The murder of George Floyd, the murder of Breonna Taylor, the murder of Eric Garner, the murder of Tamir Rice, the murder of Trayvon Martin, the murder of Tete Gulley, the muder of Oluwatoyin Salau . . . the muder of . . . the murder of . . . are not anomalies amidst a normally harmonious world and we cannot let them be so. As brutal, horrific, disgusting, and undignified as these executions are and have been, for a cop to extra-legally murder with impunity and the sanction of the state is in the first place only possible in a world that is structured by the slower, less tangible, less visible, less extraordinary production of social death through prisons, poverty, debt, environmental racism, and all of the other less conspicuous forms of social domination that uphold private property, white supremacy, the hetero-patriarchy, and racial capitalism, all of the ‘7 and a half minutes’ instead of ‘8 and half,’ all of the ‘near deaths’ instead of murder. Abolition forces us to reckon with not just individual acts of violence but the social conditions of these acts, conditions that are themselves violent in their very nature and which, therefore, must be dismantled along with the institutions they uphold. Ruth Wilson Gilmore defines racism as, not merely but including individual acts of violence, “the state-sanctioned and/or extra-legal production and exploitation of group differentiated vulnerabilities to premature (social, civil, and/or corporeal) death.” To fight against corporeal death, we must also fight social and civil death, however inconspicuous they might normally appear.
AS A POSITIVE POLITICAL PROJECT, ABOLITION AIMS TO CREATE INSTITUTIONS AND SOCIAL RELATIONS THAT FOSTER SOLIDARITY, COMMUNALITY, AND THE FLOURISHING OF LIFE.
But the abolitionist project should not be one-sidedly understood as the dismantling of oppressive institutions grounded in racism, sexism, and capitalist exploitation, because it equally requires the dismantling of racist, sexist, and capitalist social, political, and economic relations that extend much further and deeper than individual institutions. Equally, the abolitionist project must not be understood one-sidedly as merely the destruction of these institutions and relations, because it further demands, through the destruction of these violent institutions, the creation of institutions and social relations that place interdependency, solidarity, and care at the fore. W.E.B. Du Bois termed such an approach ‘abolition democracy’ in order to locate how the abolition of slavery was not enough for liberation if the conditions that made slavery possible were not destroyed and new social, political, and economic relations were not created: for, without them, slavery would and did and still does continue in other forms. The abolitionist project, therefore, calls for the establishment of institutions that promote the life of BIPOC, poor and working class people, and all of those who face the violence of those who serve and protect oppressive and exploitative social structures.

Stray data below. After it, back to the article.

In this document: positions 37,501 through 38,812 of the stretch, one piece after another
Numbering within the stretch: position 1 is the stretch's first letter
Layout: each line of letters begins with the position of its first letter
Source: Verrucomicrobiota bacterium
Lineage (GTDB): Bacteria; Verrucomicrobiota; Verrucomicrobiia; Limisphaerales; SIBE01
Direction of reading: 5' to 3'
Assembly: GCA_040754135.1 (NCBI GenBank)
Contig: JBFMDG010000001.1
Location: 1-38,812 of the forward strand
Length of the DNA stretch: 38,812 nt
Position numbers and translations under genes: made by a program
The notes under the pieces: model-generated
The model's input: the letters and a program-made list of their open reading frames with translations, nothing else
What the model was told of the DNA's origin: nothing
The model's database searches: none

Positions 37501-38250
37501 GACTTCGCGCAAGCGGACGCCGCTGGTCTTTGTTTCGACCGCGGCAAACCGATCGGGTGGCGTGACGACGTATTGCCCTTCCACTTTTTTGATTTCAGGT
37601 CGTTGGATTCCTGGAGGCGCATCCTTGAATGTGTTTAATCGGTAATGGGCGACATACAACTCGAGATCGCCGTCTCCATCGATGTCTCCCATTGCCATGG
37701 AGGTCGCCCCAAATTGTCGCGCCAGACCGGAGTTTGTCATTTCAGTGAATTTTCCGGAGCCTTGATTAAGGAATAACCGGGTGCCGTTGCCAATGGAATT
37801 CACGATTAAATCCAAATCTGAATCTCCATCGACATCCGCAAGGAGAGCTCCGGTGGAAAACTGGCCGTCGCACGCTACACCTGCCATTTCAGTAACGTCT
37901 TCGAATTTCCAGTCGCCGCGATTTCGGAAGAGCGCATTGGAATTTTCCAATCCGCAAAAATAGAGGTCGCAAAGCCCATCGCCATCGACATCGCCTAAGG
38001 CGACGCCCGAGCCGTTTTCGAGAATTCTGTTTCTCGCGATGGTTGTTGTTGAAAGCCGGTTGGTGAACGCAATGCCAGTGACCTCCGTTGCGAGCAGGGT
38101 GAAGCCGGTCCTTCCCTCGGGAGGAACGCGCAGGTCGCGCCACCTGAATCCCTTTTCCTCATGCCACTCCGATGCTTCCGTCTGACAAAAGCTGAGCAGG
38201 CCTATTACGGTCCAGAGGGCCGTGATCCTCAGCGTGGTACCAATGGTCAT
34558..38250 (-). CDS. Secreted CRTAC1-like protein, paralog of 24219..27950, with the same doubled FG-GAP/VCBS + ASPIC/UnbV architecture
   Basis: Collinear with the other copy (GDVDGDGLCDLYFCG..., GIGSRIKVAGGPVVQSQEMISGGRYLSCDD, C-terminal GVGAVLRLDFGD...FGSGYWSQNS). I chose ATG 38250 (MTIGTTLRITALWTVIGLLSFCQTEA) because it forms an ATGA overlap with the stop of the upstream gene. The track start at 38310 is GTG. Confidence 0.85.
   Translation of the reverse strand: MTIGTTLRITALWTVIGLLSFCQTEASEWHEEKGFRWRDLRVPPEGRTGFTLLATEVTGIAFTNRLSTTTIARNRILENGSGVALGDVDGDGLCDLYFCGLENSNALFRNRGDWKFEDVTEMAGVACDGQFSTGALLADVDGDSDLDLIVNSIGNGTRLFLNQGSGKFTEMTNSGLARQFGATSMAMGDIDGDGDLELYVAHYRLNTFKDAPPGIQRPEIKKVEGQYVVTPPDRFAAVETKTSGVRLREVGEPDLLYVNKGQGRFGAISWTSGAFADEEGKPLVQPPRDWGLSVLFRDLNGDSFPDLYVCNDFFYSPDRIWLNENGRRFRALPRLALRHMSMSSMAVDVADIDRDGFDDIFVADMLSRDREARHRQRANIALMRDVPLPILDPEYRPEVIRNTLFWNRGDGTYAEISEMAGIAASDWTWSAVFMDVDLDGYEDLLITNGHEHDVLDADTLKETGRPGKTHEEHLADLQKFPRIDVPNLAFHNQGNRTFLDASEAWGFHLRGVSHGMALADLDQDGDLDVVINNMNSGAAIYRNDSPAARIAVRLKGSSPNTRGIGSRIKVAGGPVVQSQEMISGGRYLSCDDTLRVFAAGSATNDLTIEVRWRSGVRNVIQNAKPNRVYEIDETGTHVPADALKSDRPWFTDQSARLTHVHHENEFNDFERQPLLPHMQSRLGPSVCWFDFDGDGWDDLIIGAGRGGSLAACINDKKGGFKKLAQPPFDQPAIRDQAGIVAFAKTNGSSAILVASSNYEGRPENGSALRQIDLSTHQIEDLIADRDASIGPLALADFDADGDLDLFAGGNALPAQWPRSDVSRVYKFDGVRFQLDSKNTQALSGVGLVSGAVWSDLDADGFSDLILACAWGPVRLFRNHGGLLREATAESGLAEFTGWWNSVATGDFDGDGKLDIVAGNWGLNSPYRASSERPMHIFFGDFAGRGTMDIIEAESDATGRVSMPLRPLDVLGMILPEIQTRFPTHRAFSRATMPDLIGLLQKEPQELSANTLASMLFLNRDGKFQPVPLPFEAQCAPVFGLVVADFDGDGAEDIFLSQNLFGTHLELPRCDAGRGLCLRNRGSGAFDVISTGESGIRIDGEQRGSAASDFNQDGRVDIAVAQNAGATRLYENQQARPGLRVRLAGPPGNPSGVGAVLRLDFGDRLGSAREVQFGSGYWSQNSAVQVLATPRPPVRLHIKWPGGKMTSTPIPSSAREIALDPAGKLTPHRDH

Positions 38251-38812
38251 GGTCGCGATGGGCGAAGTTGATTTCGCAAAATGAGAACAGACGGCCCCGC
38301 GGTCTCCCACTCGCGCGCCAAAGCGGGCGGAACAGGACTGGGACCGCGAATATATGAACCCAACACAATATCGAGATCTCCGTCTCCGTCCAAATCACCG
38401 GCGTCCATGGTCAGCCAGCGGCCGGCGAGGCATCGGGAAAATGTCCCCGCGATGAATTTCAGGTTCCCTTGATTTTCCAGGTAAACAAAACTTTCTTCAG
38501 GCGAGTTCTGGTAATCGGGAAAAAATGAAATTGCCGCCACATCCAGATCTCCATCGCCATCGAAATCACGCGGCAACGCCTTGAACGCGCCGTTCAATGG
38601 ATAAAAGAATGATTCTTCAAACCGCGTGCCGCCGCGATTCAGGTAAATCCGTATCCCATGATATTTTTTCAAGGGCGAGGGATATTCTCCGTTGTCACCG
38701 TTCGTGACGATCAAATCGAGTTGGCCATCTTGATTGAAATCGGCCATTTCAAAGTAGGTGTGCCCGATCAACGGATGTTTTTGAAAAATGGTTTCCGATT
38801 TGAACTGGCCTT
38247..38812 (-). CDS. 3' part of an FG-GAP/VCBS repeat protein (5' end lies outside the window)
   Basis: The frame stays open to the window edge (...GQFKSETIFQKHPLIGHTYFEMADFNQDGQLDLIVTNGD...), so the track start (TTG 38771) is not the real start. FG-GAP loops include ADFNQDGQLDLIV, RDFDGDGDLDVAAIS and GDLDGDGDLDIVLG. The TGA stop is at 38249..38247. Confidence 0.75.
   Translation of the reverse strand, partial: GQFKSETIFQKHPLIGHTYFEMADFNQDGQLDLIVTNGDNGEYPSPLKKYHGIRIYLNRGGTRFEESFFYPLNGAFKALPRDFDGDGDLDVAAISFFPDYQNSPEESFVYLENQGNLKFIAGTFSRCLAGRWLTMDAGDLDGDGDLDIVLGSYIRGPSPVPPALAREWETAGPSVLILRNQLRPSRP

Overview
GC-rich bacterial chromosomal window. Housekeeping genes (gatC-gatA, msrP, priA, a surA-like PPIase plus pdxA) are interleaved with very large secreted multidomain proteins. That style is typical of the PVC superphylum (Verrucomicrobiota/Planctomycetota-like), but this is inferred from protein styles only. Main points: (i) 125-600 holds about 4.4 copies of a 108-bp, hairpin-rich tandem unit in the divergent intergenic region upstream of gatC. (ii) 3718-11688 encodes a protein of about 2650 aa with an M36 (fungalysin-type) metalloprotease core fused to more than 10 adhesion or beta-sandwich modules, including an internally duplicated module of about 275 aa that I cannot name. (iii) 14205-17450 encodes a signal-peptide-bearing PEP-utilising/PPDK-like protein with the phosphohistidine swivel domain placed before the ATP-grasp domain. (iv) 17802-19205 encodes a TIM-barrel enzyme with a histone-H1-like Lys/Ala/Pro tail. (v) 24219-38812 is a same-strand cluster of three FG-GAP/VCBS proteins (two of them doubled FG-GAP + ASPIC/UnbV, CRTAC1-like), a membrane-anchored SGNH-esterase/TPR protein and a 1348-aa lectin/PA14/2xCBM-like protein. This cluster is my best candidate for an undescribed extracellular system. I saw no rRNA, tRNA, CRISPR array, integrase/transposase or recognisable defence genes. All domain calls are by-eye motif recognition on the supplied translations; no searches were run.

We must situate individual acts of violence within the violent structural conditions that make them possible and sustain them. The world that we envision and strive towards is also our awareness that this world is unjust, that this world stands against life and the possibility of flourishing. We strive further to realize our demands for abolition as a continuous struggle, a struggle situated between the dismantling of the old and the creation of the new. It is in this that the abolitionist project becomes an eminently practical task. We will learn how to be otherwise only in struggling to bring about the possibility to be otherwise. We will learn how to be together only in struggling against the world that enforces isolation, death, and despair. We will abolish the police! (And not only the police.)